Another witness to the search was the defendant's neighbor and tenant, Jasmine Sotomayor, who lived in the defendant's building with her mother. Sotomayor testified that she was in her bedroom at the time that the defendant was arrested. She claimed that while the defendant was present at the scene, she observed that the gate to his property was open and that police officers were on his property.
Other police officers15 testified that the locked gate was not opened and that the defendant's garage was not searched until the warrant had been obtained. The court found that although there were some inconsistencies with respect to the timing of the search, there was credible testimony that none of the officers had entered the defendant's garage before a warrant had been obtained.
On appeal, the defendant claims that the court improperly credited the testimony of the officers regarding the timing of the search of the defendant's garage. Specifically, he argues that Hasit arrived at the scene while the defendant was still present, and according to him, the search was conducted within thirty to forty five minutes. That testimony contradicts, in the defendant's view, Sullivan's testimony that after the defendant was arrested, it took approximately two hours to obtain the warrant and to return to the garage to execute it. The defendant also points to the testimony of Sotomayor, who stated that she saw officers inside the fenced-in area while the defendant was present. Finally, the defendant notes that Officer Daniel McAloon stated that he searched the garage a “short time” after the defendant had been arrested. Put another way, the defendant contends that the sum of the testimony reveals that the search of the garage occurred before the officers obtained the warrant, and, therefore, any evidence obtained as a result of this invalid search should have been excluded.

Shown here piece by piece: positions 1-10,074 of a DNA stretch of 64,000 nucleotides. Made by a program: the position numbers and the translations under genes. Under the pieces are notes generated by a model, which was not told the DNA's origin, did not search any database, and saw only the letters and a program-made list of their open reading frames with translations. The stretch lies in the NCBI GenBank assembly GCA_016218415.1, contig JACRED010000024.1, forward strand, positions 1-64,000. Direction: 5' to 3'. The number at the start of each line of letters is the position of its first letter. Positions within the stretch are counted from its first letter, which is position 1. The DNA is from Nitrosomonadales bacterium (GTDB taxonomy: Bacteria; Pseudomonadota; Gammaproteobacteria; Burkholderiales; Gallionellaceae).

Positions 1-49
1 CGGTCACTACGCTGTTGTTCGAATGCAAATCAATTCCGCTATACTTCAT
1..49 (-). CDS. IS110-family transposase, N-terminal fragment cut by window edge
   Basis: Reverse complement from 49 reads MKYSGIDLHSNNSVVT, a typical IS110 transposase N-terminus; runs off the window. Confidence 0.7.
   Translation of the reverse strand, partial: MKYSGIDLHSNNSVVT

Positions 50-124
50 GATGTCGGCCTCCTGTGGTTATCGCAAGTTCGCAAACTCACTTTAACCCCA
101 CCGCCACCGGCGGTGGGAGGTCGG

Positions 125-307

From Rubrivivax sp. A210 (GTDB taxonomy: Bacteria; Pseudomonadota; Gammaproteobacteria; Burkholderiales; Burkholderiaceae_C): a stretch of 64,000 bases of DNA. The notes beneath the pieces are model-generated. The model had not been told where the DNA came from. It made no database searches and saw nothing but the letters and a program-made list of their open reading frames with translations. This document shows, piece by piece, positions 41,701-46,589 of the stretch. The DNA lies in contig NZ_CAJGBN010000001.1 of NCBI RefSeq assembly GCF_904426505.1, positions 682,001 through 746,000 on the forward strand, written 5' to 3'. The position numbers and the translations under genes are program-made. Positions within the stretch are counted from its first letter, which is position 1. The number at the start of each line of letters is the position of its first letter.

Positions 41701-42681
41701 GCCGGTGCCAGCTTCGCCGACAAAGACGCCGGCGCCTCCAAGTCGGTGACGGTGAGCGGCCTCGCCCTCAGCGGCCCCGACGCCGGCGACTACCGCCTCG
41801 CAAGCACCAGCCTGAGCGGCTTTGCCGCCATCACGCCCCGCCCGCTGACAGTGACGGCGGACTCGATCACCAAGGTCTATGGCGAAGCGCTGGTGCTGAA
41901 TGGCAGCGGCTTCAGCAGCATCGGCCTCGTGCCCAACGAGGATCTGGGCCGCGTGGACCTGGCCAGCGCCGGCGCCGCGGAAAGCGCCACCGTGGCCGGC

At the outset, we note that “[u]nder both the federal and the state constitutions, the police must first obtain a warrant before conducting a search, unless an exception to the warrant requirement applies․ Entry by the government into a person's home ․ is the chief evil against which the wording of the Fourth Amendment is directed.” (Internal quotation marks omitted.) State v. Outlaw, 70 Conn.App. 160, 164, 797 A.2d 579 (2002). Of course, “[i]llegally obtained evidence is inadmissible in a criminal trial.” (Internal quotation marks omitted.) State v. Foster, 258 Conn. 501, 508, 782 A.2d 98 (2001); see also State v. DeFusco, 224 Conn. 627, 631-32 n. 8, 620 A.2d 746 (1993). Finally, we stated in State v. Barlow, 70 Conn.App. 232, 797 A.2d 605, cert. denied, 261 Conn. 929, 806 A.2d 1067 (2002), that “police may not conduct a search unless they first obtain a search warrant from a neutral magistrate after establishing probable cause. [A] search conducted without a warrant issued upon probable cause is per se unreasonable ․ subject only to a few specifically established and well-delineated exceptions.” (Internal quotation marks omitted.) Id., at 245, 797 A.2d 605.